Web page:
When it comes to preparing for the SAT, prospective test-takers are advised to practice, practice, and then practice some more. By using programs such as SAT 10 practice programs, you can know the test format, and types of questions that may be asked. SAT 10 practice test programs also allow you to view your performance, so that you can identify your weak areas, and prepare better for the actual exam. Additionally, practice tests also allow you to better manage your time, so that you can do better on the SAT.

A large number of SAT prep courses are available online and in traditional settings. With dozens of these courses on offer, it can be quite hard to make a choice. This is where we come in – our free test prep comparison tool can help you select the best SAT prep course. You can view key information such as cost, duration, medium of instruction, and distance from your location about the programs available in your area, and select the SAT prep course that best matches your needs.

SAT Math

Every high school graduate in the country wants to score high on the SAT test, but getting an impressive score is easier said than done. SAT Math Prep is one of the biggest issues for most students as analyzing all the information within the specified time limits is quite a challenge. Therefore, it is important to brush up on your high school math and do plenty of practice in order to be well prepared for the SAT test. You should also be familiar with the test layout and the types of questions that may be included in the math section.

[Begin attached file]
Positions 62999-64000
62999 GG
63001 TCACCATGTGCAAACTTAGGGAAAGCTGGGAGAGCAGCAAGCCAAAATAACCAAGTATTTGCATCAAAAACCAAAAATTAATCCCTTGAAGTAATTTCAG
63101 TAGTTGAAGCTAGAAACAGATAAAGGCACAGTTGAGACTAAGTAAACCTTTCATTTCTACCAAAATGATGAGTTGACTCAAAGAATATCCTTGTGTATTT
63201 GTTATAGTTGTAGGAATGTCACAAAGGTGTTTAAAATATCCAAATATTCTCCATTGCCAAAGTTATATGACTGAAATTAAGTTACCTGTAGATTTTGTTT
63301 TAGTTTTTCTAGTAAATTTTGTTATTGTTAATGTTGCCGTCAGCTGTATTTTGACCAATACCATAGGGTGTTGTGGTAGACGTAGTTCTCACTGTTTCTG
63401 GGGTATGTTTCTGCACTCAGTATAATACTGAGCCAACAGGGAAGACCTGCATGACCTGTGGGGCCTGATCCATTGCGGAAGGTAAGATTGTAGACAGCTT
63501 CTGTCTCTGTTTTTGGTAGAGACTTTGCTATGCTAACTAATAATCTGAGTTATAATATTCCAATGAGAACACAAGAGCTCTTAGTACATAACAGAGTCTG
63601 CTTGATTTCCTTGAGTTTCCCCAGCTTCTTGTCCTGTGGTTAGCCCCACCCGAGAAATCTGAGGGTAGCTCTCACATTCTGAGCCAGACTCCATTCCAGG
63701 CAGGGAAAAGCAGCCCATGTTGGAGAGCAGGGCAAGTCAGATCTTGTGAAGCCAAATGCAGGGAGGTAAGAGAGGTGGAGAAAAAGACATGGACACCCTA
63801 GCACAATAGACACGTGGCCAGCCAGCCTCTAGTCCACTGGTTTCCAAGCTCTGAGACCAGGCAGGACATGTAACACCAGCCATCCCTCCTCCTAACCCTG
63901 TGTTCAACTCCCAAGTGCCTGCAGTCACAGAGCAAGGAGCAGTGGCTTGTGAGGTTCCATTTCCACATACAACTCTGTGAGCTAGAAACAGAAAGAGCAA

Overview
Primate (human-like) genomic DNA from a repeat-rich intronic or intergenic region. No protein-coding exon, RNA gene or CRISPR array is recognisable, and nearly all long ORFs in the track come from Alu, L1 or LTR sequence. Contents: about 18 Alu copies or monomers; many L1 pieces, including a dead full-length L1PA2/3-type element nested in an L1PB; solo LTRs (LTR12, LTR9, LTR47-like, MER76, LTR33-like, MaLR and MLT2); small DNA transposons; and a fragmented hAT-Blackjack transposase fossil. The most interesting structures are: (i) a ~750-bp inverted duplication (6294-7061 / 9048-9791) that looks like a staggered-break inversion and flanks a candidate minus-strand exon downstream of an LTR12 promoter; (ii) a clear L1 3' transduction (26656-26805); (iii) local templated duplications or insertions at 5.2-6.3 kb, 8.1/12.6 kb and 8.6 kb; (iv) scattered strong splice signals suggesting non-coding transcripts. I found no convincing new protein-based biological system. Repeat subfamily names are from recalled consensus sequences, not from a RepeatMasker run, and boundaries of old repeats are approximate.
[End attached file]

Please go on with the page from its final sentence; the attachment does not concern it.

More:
There are many SAT prep course providers offering dozens of courses and it can be quite a challenge to pick a program. Simple Tuition can do the work for you and that too for free. Just enter your zip code into our free test prep course comparison too, and in no time, you can have a list of the programs available in your area. You can view these courses based on the class settings, such as traditional or online settings, price, rating and location. What’s more, you can also read reviews written by other students who have taken the same courses. This information can help you make an informed decision and select the SAT prep course that matches your particular needs best.